It’s rare to find articles where service providers talk about clients that they don’t work with. When service is refused to someone, it’s commonly considered to be an act of discrimination. Money doesn’t discriminate. As my mentor told me, “Everybody’s money is just as green.” Then why would we create criteria that defines whom we do not work with? It’s to optimize everybody’s time.
First is an expectation gap in terms of time. We come across several budding investors who have seen news articles of success and want to achieve it overnight. As Lionel Messi put it aptly, “It took 16 years of blood, sweat, and tears to become an overnight success.” Investing is a game that is played for the long course, and investors who have patience end up with massive gains to show for it. As Leo Tolstoy put it in War and Peace: “everything comes in time to him who knows how to wait…. there is nothing stronger than these two: patience and time, they will do it all.”
The second expectation gap is in terms of money. When you begin your investing journey, expectation setting is crucial. How much money can you expect to make should be one of the first questions you think about. The answer to this question depends on your skill level, risk-taking capability, and the amount of time you can spare. It also depends on what kind of deals you do: Rentals or Flips. The return on investment varies from 8% to 40%+. We don’t work with investors who have unreasonable expectations of profit. It sounds strange, but many investors don’t even realize that their expectations are unreasonable.
Price Vs. Terms
Take the example of Jennifer Parker (Name changed – I’m a fan of “Back of the Future”). She is an out-of-state investor who wanted to buy a BRRRR deal in Tampa bay. She had seen several videos on how BRRRR deals produce a much higher cash on cash return as compared to regular rentals. She was aware of the appreciation in most areas and was eager to proceed.
We came to a grinding halt when I asked her one question: “At the time of the acquisition (“Buy” stage of BRRRR), you will be buying your property with cash or hard money, correct?” Her answer: “No. I want to buy the property with conventional financing.” I had to explain to her that there are two types of deals: Distressed or Turnkey. In distressed deals, either the property is distressed, or the seller is distressed, or both. In such cases, you can’t expect to buy the property with conventional financing because the appraisal and inspection contingencies will prevent most purchases, and the timeline for the closing will not work. Most distressed deals need to be closed within two weeks, and no conventional lender will be able to close that quickly. This is an example of an investor who wanted both price and terms.
What Does It Mean: Price and Terms?
When you buy a property, you are usually looking for favorable treatment on one of the two parameters: price or terms. If the buyer is willing to pay cash (bad terms), he will expect to get a discount on the price. If the property is in great shape and the seller can afford to wait for 30 – 45 days to get the money, the seller would demand a high price but give terms (accept conventional financing, inspection, and appraisal contingencies). It’s highly uncommon to find deals in which the investor gets both price and terms.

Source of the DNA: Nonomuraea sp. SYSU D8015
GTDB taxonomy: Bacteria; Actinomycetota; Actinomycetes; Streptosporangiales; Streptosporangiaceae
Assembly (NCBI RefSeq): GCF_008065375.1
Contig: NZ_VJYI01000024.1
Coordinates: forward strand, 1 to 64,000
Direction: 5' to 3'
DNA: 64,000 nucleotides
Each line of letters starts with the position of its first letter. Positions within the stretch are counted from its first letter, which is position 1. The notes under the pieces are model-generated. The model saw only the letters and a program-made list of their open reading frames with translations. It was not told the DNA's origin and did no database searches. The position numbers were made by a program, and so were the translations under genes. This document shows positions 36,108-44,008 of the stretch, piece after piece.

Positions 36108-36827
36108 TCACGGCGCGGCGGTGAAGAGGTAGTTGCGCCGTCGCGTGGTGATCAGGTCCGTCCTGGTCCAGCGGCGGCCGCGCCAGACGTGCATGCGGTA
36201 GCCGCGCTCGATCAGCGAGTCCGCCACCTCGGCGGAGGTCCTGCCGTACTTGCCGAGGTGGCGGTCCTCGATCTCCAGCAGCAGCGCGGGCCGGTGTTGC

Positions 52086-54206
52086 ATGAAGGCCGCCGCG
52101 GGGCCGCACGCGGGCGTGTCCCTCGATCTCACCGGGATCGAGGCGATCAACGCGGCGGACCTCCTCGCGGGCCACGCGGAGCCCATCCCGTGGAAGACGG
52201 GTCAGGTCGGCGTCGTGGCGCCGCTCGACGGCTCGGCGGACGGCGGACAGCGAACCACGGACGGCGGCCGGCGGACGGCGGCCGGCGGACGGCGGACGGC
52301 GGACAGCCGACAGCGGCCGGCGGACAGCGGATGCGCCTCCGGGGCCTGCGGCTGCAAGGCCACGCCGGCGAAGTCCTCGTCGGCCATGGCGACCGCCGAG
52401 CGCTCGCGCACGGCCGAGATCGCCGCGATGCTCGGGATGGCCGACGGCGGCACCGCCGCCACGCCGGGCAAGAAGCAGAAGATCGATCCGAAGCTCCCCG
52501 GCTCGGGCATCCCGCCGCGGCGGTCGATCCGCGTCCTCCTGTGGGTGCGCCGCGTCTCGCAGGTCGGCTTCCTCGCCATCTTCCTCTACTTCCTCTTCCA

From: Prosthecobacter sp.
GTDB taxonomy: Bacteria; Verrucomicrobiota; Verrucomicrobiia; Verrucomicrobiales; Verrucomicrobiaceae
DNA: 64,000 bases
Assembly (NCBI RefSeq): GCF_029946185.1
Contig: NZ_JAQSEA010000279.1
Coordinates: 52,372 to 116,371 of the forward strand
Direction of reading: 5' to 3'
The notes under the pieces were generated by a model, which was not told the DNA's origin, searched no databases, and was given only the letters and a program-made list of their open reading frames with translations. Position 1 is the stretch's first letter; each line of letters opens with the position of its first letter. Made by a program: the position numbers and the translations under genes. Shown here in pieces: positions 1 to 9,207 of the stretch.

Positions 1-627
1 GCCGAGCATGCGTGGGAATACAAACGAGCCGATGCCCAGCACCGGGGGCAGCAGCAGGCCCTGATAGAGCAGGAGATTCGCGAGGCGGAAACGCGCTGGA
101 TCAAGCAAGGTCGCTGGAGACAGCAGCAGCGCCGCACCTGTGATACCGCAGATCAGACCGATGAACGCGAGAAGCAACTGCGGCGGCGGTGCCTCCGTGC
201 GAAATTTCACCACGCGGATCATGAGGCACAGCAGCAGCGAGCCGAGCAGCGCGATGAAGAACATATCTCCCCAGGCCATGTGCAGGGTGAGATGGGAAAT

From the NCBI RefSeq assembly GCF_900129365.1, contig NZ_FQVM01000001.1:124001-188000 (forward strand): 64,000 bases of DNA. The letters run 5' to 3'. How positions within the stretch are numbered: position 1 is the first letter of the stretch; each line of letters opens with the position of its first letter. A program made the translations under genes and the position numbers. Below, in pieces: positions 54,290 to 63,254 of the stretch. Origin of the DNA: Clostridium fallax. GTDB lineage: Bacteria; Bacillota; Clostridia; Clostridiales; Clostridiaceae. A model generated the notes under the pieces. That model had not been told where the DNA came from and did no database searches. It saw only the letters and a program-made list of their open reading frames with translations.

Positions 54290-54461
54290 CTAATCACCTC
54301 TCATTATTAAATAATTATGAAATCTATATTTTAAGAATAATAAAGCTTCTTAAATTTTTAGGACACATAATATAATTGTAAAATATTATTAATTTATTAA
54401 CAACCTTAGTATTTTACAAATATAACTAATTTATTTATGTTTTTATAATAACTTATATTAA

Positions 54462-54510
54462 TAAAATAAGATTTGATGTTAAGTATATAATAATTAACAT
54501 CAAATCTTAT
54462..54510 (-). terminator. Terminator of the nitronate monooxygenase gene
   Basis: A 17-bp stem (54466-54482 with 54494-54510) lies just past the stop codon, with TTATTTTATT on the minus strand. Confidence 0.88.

Here is another example of unreasonable expectations. Marty McFly (Okay, I’m a big fan of “Back to Future.” What can I say!) is a seasoned investor based in California and finds most of his deals himself in the San Francisco area. He has a full team of rehabbers, listing agents, title companies, insurance agents, appraisers, and lenders. As a full-time investor (he doesn’t have another job) and an investment of 250k, he makes 50% on his money = 125k each year. As far as returns go, it’s a pretty good return.
I spoke with Marty, and he told me that he would be willing to invest 100k in the Tampa Bay area and was looking to make 50% on this money. I told him that it would not be possible. This is because he doesn’t self-perform any of the tasks in the Tampa deals that he does in his deals in SanFran. The more passive you are, the lesser the rate of return. I advised Marty to continue investing his money in his home market to make a higher return on his money. This is an example of a passive investor looking for returns that an active investor makes.
When I speak with investors, I don’t just ask investors what return they want to make. I also ask them how much time, skill, money, and other resources they can bring to the table. If the investor just wants to put down the money and do little else, it’s hard to produce a cash-on-cash return much higher than 15%. On the other hand, if they’re willing to self-perform several of the tasks, the sky’s the limit.
Graystone Investment Group
Graystone is an experienced Investment Group in the Greater Tampa Bay market. Our company is designed to help new and seasoned investors.
If you’re ready to dive into the real estate market, contact us. Whether the type of real estate investing you want to do is wholesaling, buy-and-hold, commercial investment, or fix-and-flips, we can help.
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